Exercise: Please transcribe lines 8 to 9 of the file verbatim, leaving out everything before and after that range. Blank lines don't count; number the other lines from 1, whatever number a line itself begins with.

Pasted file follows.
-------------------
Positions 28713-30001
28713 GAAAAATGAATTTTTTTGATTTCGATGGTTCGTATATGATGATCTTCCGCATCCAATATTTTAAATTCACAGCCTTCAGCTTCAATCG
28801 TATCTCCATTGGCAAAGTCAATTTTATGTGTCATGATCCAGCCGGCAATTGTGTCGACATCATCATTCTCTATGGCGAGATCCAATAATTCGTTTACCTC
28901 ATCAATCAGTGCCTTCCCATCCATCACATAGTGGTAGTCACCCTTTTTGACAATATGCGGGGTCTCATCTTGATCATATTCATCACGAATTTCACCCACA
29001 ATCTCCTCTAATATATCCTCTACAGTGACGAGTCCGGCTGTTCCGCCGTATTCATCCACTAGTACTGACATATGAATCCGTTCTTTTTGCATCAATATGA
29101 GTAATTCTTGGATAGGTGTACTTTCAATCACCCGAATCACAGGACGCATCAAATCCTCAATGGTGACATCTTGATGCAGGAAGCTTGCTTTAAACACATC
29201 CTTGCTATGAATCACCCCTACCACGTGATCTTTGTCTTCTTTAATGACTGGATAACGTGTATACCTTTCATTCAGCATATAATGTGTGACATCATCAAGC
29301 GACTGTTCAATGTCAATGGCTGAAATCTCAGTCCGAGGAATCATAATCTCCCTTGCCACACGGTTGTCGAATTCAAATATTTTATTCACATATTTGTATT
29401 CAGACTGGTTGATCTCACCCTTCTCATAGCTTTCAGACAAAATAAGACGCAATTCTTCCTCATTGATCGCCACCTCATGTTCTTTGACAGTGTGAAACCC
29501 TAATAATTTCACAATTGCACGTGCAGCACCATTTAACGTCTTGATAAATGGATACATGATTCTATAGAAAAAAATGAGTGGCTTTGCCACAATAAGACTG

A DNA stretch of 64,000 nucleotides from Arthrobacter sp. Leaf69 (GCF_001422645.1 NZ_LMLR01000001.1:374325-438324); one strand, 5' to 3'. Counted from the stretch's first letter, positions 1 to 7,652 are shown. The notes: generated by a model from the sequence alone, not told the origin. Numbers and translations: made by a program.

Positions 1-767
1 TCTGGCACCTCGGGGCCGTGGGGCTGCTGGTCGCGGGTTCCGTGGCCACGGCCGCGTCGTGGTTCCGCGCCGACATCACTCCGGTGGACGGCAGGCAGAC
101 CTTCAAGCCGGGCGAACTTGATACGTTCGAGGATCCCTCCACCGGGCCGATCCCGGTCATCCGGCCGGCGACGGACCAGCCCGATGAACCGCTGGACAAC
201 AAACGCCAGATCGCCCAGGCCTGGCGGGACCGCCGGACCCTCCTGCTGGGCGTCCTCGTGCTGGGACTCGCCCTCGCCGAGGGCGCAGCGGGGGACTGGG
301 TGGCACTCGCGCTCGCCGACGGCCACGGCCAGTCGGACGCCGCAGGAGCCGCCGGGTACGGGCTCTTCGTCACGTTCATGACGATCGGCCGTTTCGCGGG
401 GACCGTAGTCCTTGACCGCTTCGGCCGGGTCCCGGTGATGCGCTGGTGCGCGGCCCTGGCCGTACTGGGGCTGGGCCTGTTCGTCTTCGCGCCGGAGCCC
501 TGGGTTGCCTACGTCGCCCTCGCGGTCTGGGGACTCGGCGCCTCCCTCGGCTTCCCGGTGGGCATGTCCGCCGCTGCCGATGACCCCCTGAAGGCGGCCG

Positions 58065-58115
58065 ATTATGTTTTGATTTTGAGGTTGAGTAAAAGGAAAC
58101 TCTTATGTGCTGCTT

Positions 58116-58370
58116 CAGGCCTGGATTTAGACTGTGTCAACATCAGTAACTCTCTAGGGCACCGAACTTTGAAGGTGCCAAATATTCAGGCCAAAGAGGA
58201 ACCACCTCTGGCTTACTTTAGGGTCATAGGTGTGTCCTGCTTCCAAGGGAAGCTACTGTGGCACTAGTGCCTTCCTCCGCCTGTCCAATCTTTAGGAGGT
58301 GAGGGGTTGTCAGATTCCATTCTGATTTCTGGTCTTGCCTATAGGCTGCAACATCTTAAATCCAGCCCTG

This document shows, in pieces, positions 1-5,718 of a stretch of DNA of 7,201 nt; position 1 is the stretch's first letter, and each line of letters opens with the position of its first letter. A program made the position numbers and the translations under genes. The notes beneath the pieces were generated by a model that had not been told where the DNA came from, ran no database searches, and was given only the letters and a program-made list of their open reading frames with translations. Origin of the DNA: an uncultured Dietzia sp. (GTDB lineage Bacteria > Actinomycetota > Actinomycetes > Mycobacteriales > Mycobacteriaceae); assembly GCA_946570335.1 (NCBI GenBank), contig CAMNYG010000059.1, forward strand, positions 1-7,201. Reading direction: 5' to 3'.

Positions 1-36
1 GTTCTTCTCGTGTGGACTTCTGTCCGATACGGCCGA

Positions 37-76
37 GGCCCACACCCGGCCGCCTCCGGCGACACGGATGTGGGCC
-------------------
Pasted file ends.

29301 GACTGTTCAATGTCAATGGCTGAAATCTCAGTCCGAGGAATCATAATCTCCCTTGCCACACGGTTGTCGAATTCAAATATTTTATTCACATATTTGTATT
29401 CAGACTGGTTGATCTCACCCTTCTCATAGCTTTCAGACAAAATAAGACGCAATTCTTCCTCATTGATCGCCACCTCATGTTCTTTGACAGTGTGAAACCC